Sales tax revenue in Michigan wasn't affected significantly year-over-year in September, according to the House Fiscal Agency. A more than 17-point drop of the Michigan Retailer Association's index in September suggests negative activity in the sector with 52% of retailers recording declines. Many, however, responded to the survey before the strike at GM began.

Some affected auto supplier employees have found new jobs: Timothy Bax, who immediately was laid off from the assembly line building taillights for Chevrolet Camaros for The Woodbridge Group, found a job three and a half weeks into the strike as a tire technician.

"I had to do something," said Bax, 32, of Lansing who also is caring for two children. "My bills were piling up. I couldn't wait on them no more."

GM also likely will attempt to make up some of the lost production in attempts to restock dealer lots over the next month, Manaenkov said. That means suppliers could be working overtime, too. Still, "people being paid by the hour will probably have some cash shortage in the next few months," he said.

Michigan residents are poised to receive nearly half of the $11,000 bonuses for permanent employees and $4,500 payments for temporary workers with sums approaching $238 million, Anderson estimates. The company will pay the bonuses on their second payday; hourly UAW employees are paid weekly.

GM shareholders will bear much of the cost of these payouts, Anderson noted, with Michigan-resident shareholders absorbing $58 million of it. GM shares closed Friday down nearly 5.5% since Sept. 13 before the strike began.

GM itself is estimated to have lost $1.75 billion or more in profits from the work stoppage — which would decrease profit-sharing checks to UAW-GM employees by nearly $2,000. The strike's impact on GM should become clearer Tuesday morning when GM reports its third-quarter earnings.

The walkout came at a time when the manufacturing sector already was experiencing weakness. For a second consecutive month, overall U.S. factory production contracted for a second straight month in September, when it hit a 10-year low, according to the manufacturing index from the Institute for Supply Management.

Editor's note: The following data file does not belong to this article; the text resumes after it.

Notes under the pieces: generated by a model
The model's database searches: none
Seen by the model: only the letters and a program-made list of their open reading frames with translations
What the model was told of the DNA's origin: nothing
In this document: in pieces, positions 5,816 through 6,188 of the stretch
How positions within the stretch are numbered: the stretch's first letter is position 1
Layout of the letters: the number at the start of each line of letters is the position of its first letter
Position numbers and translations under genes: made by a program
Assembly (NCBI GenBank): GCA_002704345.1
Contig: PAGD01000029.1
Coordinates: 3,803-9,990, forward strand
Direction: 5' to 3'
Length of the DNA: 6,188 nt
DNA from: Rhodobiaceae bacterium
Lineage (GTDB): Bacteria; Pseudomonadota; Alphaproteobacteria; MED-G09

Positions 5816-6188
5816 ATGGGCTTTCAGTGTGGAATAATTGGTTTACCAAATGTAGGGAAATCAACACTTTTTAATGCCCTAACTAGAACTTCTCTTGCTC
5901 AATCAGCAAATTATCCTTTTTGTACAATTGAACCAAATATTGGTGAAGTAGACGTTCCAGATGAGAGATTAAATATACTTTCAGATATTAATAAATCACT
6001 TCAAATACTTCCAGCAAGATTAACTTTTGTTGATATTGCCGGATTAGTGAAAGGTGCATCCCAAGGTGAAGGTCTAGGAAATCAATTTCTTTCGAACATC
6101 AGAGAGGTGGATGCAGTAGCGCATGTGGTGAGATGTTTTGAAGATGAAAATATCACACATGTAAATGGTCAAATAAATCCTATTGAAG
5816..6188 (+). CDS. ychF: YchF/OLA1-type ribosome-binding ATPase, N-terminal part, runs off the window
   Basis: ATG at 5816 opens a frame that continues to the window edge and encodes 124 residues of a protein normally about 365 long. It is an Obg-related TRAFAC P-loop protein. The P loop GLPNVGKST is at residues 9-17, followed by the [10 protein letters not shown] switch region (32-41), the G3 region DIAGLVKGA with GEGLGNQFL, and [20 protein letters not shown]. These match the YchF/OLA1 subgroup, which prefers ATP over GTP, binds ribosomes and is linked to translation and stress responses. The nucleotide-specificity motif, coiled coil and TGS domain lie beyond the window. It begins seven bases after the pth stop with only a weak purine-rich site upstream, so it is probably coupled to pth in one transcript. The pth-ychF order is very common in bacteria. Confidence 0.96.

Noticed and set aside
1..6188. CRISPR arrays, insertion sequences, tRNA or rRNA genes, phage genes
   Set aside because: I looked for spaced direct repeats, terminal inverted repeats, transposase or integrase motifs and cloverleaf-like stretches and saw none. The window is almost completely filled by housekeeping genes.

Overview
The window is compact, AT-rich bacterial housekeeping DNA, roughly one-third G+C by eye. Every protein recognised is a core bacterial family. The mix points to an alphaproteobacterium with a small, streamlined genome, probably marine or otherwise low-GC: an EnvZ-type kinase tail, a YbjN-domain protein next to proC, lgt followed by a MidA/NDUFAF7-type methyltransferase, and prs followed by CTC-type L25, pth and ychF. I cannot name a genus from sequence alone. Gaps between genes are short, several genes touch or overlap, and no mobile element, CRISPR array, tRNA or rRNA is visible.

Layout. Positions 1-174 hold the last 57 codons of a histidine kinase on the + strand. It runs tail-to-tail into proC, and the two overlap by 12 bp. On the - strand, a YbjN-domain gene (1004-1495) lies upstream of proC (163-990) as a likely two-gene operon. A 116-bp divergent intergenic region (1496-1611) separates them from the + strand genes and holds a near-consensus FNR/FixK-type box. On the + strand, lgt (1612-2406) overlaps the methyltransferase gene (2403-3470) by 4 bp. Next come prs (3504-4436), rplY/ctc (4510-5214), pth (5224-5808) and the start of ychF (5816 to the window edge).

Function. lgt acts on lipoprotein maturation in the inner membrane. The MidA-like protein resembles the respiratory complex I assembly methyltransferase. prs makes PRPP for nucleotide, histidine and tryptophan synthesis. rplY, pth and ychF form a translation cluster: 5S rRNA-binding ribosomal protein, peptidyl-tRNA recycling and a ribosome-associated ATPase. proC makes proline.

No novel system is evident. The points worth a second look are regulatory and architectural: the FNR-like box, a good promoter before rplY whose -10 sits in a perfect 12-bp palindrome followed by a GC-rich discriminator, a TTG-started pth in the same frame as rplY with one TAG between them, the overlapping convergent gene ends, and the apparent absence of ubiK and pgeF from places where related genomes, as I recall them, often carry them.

The strike contributed to a 0.7% decline in the production of long-lasting goods in September and a drop in factory output overall, according to the Federal Reserve. That included a major 4.2% decline in autos made.

The strike stopped production at 30 GM plants across the country, suspended work at another two dozen company parts warehouses and distribution centers and led to nearly 10,000 furloughed non-UAW GM employees in Canada, Mexico and Ohio.

Third-quarter results from auto suppliers are providing a glimpse of the strike's impact on the auto sector. Lear Corp. CEO Ray Scott said the Southfield seating and electrical systems manufacturer has lost $525 million in revenue because of the six-week strike, forcing it to lower its profit guidance by more than $100 million for the year. GM accounts for 18% of its revenue.

French auto supplier Faurecia said Oct. 17 the strike against GM, which accounts for 6% of the company's revenue, for the final two weeks of the third quarter cut more than $25 million from its sales. Faurecia expected another $50 million in loses.

American Axle & Manufacturing Holdings Inc. reports its third-quarter results Friday. GM, its former parent company, accounts for 41% of revenue at the Detroit-based gear and axle maker.

The union now is taking the ratified contract at GM to set the pattern at Ford Motor Co. and Fiat Chrysler Automobiles NV, but that doesn't mean those companies also won't see a strike, experts said. GM's contract allows it to close three plants and a parts distribution center that will save it billions, but the other two automakers do not have the same over-capacity problem that GM had.

"The chances of a strike between the UAW and Ford and FCA are still significant," Manaenkov said. The union "didn't get everything that they wanted obviously. I'm not sure that the pattern bargaining is going to repeat itself. They may want a little more out of the other manufacturers."

Twitter: @BreanaCNoble